Forgot your password?  

Resources for students & teachers

This eBook from the Gutenberg Project consists of approximately 555 pages of information about The Egoist.

“Be off, quick!” Vernon cut him short and pushed on.

The tramp and Crossjay were audible to him; Crossjay spurning the consolations of the professional sad man.

Vernon spun across the fields, timing himself by his watch to reach Rendon station ten minutes before eleven, though without clearly questioning the nature of the resolution which precipitated him.  Dropping to the road, he had better foothold than on the slippery field-path, and he ran.  His principal hope was that Clara would have missed her way.  Another pelting of rain agitated him on her behalf.  Might she not as well be suffered to go?—­and sit three hours and more in a railway-carriage with wet feet!

He clasped the visionary little feet to warm them on his breast.—­But Willoughby’s obstinate fatuity deserved the blow!—­But neither she nor her father deserved the scandal.  But she was desperate.  Could reasoning touch her? if not, what would?  He knew of nothing.  Yesterday he had spoken strongly to Willoughby, to plead with him to favour her departure and give her leisure to sound her mind, and he had left his cousin, convinced that Clara’s best measure was flight:  a man so cunning in a pretended obtuseness backed by senseless pride, and in petty tricks that sprang of a grovelling tyranny, could only be taught by facts.

Her recent treatment of him, however, was very strange; so strange that he might have known himself better if he had reflected on the bound with which it shot him to a hard suspicion.  De Craye had prepared the world to hear that he was leaving the Hall.  Were they in concert?  The idea struck at his heart colder than if her damp little feet had been there.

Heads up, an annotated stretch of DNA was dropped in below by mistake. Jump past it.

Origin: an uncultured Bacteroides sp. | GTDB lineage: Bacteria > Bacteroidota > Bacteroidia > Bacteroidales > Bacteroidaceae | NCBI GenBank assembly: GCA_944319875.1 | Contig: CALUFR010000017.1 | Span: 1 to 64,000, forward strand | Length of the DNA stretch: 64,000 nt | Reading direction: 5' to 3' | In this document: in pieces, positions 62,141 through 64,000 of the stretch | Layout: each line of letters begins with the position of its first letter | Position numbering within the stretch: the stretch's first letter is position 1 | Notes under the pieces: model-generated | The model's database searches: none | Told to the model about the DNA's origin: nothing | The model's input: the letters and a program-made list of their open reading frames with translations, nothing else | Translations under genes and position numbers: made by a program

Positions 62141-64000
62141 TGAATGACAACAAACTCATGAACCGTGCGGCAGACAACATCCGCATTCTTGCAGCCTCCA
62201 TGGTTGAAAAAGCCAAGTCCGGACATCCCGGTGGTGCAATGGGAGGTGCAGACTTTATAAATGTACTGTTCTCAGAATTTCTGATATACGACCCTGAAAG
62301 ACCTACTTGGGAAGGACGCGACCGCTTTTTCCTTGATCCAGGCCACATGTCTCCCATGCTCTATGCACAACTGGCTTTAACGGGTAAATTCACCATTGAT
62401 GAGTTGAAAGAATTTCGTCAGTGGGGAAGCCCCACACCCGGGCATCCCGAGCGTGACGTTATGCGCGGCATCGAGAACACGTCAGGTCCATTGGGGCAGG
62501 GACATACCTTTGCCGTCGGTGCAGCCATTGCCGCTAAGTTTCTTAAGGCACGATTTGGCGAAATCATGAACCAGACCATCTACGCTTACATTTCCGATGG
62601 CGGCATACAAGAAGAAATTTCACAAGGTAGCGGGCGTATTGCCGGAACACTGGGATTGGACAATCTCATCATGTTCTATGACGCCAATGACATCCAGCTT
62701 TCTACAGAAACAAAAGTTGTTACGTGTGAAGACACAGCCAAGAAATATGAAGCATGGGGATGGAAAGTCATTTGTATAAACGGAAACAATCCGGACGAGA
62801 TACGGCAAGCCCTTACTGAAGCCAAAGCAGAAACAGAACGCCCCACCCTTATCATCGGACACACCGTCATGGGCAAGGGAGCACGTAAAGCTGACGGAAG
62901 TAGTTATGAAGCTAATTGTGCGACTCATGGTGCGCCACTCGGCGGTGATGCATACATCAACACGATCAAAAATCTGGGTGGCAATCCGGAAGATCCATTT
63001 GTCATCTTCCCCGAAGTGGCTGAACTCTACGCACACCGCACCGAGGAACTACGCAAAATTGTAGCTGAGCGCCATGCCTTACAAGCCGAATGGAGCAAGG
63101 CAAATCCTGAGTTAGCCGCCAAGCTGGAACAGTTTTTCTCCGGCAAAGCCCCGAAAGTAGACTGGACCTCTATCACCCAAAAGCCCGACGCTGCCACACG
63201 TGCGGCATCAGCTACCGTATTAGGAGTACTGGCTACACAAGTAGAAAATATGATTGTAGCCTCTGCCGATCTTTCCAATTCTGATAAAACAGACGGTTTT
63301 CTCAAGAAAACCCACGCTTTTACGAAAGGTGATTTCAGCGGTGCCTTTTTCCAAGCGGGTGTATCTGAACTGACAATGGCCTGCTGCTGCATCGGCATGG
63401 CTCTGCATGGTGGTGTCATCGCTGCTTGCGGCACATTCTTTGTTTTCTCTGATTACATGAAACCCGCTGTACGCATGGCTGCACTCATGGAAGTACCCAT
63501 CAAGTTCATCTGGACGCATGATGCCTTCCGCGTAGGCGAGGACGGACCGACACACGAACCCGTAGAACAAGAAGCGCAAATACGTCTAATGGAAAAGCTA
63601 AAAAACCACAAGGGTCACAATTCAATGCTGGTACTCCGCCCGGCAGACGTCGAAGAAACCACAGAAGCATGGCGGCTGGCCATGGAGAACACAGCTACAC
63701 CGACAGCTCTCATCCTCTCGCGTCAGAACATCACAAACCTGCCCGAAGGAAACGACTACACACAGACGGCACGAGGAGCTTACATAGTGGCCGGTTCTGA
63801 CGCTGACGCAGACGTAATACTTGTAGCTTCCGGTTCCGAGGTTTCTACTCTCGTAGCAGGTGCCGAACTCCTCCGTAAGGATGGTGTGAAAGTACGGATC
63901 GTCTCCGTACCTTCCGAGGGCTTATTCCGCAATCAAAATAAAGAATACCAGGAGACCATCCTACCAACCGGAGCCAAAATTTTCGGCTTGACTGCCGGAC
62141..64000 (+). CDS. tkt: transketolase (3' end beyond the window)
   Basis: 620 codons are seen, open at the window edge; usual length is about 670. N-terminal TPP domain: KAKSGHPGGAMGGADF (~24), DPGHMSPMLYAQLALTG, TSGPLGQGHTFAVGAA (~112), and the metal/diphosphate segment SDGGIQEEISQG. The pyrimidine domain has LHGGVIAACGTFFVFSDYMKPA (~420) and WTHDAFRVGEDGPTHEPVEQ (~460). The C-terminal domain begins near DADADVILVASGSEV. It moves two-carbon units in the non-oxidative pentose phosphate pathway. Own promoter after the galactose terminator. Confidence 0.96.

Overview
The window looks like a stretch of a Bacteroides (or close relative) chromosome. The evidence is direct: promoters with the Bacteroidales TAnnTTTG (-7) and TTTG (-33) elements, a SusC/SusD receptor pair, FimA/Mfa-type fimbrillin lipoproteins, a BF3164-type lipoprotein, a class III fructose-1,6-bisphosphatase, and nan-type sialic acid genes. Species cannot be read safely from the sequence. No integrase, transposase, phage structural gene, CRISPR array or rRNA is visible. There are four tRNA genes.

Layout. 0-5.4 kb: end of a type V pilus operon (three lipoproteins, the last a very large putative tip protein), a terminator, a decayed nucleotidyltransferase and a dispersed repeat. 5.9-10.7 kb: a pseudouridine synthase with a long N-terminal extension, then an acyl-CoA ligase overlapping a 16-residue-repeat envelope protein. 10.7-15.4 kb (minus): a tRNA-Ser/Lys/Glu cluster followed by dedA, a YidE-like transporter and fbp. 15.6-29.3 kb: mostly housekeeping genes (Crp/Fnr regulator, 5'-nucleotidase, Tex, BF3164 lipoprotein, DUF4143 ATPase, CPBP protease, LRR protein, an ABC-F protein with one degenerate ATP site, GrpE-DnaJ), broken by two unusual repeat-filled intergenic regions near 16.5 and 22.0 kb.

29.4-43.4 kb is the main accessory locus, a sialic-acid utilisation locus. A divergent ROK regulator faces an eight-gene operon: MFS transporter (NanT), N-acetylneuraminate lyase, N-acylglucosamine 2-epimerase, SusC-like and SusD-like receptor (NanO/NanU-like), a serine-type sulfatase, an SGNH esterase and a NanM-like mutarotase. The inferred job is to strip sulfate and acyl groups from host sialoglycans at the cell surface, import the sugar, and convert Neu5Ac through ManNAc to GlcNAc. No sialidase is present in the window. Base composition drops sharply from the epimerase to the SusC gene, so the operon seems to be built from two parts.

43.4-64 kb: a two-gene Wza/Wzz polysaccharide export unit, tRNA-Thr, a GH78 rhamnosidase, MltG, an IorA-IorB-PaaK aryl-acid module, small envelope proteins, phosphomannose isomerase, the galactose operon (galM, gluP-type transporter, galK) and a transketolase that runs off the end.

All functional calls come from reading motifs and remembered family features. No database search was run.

Vernon’s full exoneration of her for making a confidant of himself, did not extend its leniency to the young lady’s character when there was question of her doing the same with a second gentleman.  He could suspect much:  he could even expect to find De Craye at the station.

That idea drew him up in his run, to meditate on the part he should play; and by drove little Dr. Corney on the way to Rendon and hailed him, and gave his cheerless figure the nearest approach to an Irish bug in the form of a dry seat under an umbrella and water-proof covering.

“Though it is the worst I can do for you, if you decline to supplement it with a dose of hot brandy and water at the Dolphin,” said he:  “and I’ll see you take it, if you please.  I’m bound to ease a Rendon patient out of the world.  Medicine’s one of their superstitions, which they cling to the harder the more useless it gets.  Pill and priest launch him happy between them.—­’And what’s on your conscience, Pat?—­It’s whether your blessing, your Riverence, would disagree with another drop.  Then put the horse before the cart, my son, and you shall have the two in harmony, and God speed ye!’—­Rendon station, did you say, Vernon?  You shall have my prescription at the Railway Arms, if you’re hurried.  You have the look.  What is it?  Can I help?”

Follow Us on Facebook